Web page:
More specifically, in the kitchen of that house. It's where meals were cooked, conversation shared, and hearts filled.

I have so many memories that take place in this room. Card games late into the night, making (and ruining) meringue for the first time, Chirstmas breakfasts, sneaking treats.... I could go on. 

But now we're all a little older, and things aren't quite exactly like what they were. Including this pudding. This recipe came out of Grandma's recipe box, but it's different from what I remember. It's still delicious though - in fact most of us agreed that we liked it better than the original. It's a British pudding, in that it's a cross between a cake and what we think of as pudding. And it tastes a little like gingerbread. It's delicious.

Grandma has several American Persimmon trees growing between the two white barns near the house. These are a far cry from the Fuyu or other varieties you typically come across. They are smaller, and you have to wait until they are super mushy and fall from the tree before they are ripe.

This year's batch is just starting to ripen, so I used pulp Grandma had frozen from last year for the pudding. Just helping make space for this year's crop. I'm so considerate.  

Persimmon pudding is truly the taste of autumn. Once you eat it, you're in the mood to wear flannel shirts and walk briskly. Trust me. I know.

First up, persimmon pulp goes into a large bowl. How do you get pulp? Put the persimmons through a food mill. Or get it from grandma's freezer.

In a sifter, add the sugar, baking powder, baking soda, salt, cinnamon, nutmeg, and ginger.

In a medium bowl, beat the eggs with the milk and pour in the melted butter.

In three additions each, alternate mixing the wet and dry ingredients into the persimmon pulp.

Pour into an extremely well-buttered 9x13 pan. The recipe calls for an 8x12, but adding an inch doesn't hurt it one bit.

Yes, I know it doesn't look appetizing, but just wait until it's done!

Bake for 25-30 minutes, or until the center puffs up and it jiggles like jello. Serve slices, warm or cool, with good vanilla ice cream.

Pretty soon the only things left on the table will be these:

Persimmon Pudding

2 c persimmon pulp
3 eggs, beaten
2 1/4 c whole or 2% milk
1/2 c melted butter
1 1/4 c sugar
1 tsp baking powder
1 tsp baking soda
1/2 tsp salt
2 tsp cinnamon
1 tsp ground ginger
1/2 tsp fresh grated nutmeg

Preheat oven to 325 degrees.

Dump persimmon pulp in a large bowl. Add all dry ingredients to a sifter. In a medium bowl beat together eggs, milk, and butter. In about three parts, alternately add and beat in the wet and dry ingredients to the persimmon pulp.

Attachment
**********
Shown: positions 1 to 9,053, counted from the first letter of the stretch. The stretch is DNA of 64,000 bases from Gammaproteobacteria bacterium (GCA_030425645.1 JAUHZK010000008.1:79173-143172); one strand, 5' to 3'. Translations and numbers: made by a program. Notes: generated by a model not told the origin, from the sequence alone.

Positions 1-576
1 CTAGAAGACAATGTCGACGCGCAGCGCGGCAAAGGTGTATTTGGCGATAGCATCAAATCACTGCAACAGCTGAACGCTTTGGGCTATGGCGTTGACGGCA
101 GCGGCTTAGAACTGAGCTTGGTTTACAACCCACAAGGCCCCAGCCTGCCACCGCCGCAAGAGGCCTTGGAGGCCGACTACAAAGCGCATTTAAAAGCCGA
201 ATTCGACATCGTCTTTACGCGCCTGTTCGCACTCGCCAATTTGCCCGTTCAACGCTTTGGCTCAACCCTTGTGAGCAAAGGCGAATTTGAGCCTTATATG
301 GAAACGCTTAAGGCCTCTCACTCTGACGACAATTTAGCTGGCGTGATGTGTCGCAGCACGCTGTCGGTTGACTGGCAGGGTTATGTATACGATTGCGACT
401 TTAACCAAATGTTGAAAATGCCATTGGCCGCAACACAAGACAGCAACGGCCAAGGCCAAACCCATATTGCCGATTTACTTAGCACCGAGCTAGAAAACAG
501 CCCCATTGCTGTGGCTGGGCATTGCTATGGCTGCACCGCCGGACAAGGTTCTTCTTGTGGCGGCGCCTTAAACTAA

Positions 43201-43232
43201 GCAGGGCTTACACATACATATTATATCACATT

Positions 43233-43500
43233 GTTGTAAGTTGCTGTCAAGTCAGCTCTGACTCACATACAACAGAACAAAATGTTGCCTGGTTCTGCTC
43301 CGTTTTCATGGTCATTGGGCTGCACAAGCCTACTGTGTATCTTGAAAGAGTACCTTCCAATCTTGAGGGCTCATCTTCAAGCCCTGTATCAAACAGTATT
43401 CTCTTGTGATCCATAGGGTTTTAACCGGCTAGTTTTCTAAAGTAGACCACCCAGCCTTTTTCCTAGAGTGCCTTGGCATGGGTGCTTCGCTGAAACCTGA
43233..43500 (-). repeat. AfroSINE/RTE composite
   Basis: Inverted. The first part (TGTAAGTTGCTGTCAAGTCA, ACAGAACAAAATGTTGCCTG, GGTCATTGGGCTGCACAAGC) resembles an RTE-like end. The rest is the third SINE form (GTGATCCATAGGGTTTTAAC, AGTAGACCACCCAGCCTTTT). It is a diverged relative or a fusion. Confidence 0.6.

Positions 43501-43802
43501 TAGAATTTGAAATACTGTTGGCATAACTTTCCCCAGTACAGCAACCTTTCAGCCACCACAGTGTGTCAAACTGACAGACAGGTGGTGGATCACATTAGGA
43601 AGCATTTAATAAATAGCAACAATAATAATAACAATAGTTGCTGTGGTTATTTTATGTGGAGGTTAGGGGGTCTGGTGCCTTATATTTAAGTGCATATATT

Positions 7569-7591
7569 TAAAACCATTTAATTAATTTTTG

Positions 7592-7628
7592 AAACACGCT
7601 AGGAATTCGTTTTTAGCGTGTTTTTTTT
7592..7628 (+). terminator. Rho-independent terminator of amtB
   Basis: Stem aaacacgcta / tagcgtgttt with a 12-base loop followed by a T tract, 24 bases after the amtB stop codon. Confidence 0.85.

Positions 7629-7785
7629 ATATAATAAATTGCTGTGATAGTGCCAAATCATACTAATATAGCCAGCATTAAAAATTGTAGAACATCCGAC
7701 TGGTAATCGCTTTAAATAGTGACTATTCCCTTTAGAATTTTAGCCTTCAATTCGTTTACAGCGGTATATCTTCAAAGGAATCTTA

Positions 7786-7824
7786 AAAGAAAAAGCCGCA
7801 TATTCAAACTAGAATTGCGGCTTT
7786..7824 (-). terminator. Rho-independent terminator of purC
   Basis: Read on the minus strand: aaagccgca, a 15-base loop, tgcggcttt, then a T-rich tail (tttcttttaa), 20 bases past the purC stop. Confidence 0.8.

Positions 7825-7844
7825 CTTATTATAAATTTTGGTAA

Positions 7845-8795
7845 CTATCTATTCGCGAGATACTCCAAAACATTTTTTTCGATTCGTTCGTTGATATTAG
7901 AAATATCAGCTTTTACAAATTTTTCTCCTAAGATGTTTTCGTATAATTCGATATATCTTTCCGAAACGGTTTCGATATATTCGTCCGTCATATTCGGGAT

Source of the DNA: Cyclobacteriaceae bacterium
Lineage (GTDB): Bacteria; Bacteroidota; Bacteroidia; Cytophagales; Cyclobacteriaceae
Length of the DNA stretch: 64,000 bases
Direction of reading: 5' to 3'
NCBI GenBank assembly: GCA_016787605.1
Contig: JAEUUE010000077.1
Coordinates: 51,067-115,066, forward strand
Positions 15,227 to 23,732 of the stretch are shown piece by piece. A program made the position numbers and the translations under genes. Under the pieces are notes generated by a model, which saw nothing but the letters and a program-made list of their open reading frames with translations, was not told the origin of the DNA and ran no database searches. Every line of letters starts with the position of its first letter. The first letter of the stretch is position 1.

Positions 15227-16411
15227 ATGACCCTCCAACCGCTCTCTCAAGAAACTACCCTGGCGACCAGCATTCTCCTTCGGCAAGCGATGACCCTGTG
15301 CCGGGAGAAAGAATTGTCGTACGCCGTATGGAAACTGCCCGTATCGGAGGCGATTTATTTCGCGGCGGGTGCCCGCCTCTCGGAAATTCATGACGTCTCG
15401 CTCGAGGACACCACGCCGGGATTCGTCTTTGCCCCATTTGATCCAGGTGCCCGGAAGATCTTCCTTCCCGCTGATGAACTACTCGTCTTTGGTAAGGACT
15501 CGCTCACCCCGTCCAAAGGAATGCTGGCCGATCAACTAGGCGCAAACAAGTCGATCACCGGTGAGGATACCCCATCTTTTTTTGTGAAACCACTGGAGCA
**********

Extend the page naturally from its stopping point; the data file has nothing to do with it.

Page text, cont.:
Pour into well-buttered 9x13 pan. Bake for 25-30 minutes, or until jiggly and not wet.

The Bean with her Grandma and Great Grandma

Saturday, August 9, 2014

Blueberry Lemon Bread

At the end of July, our little clan took a long plane ride across the country. We ended up on Ripley Neck, a tiny little peninsula that juts out into the middle of the Atlantic Ocean. It was glorious.

The peninsula is technically part of the state of Maine. Which means I ate more lobster over the 7 days we were there than I'd ever eaten before. It was glorious.

We stopped for our first lobster roll about 30 minutes after we climbed into the rental car. Mr. S was so excited. He knew exactly which shack he wanted to patronize. We even let The Bean have a bite of the crustacean goodness (don't worry, she's not allergic to shellfish). And this was her first response. It was hilarious.

About a half second later she had her mouth wide open for another bite. Then, because I'm selfish with my shellfish, I switched her to French fries. She didn't mind.

The reason behind the trip is that Mr. S's grandpa, Art, and his wife Charlotte summer in the family house on Ripley every year. And in the nearly 5 years I've been married to him, Mr. S has managed to not schedule in a trip to Maine. He's totally been holding out on me!

Needless to say, we're definitely going back next year if I have any say in the matter. 

I mean, lobster! Blueberries! Lobster!

Did I mention the lobster?

Mmmmm. Lobster.

Mr. S's family came along for the fun too. The Bean's Grandma and Grandpa, plus the Monk and the Poet. (We have the most interesting extended family ever)

(The Poet is taking the photo)

Great grandpa Art and great grandma Charlotte were wonderful hosts, even providing Bean-watching services while she napped on the daybed.

Charlotte, a visual artist in her own right, also dabbled in the culinary arts while we were there. Including the lemon bread this recipe is based off of. Hers has walnuts, but no blueberries. Which I consider nearly a sacrilege, seeing as there are blueberries EVERYWHERE up there. I'm not kidding. They grow like weeds.

So, with great apologies to Charlotte, here is a Blueberry Lemon Bread. The way it always should be when one is in Maine.

Add all the ingredients to the bowl, reserving 1/4 c sugar, 3 tbsp lemon juice and the blueberries.

Whisk vigorously until smooth.

Add blueberries. Stir gently.

Pour into greased loaf pan and bake.

Mix sugar and lemon juice, pour on finished bread.

Remove from pan after glaze soaks in.
Just TRY not to eat it all in one sitting!

Blueberry Lemon Bread
Adapted from Charlotte's recipe

1/3 c vegetable oil
1 c & 1/4 c sugar, separated
2 eggs
1 tbsp lemon zest
1 tbsp & 3 tbsp lemon juice, separated
1 1/2 c flour
1 c milk
1 tsp baking powder
1 tsp salt
1/3 c Maine blueberries (canned, frozen or fresh)

Preheat your oven to 325. In a large bowl, whisk together all ingredients except the blueberries, 1/4 c sugar and the 3 tbsp lemon juice. Add in blueberries (drain if using canned) and stir gently. Pour batter into a greased loaf pan and cook for 70 mins, or until toothpick inserted in center comes out clean.

Mix together remaining 1/4 c sugar and 3 tbsp lemon juice and pour over warm bread while still in pan. Wait until bread cools to remove from pan.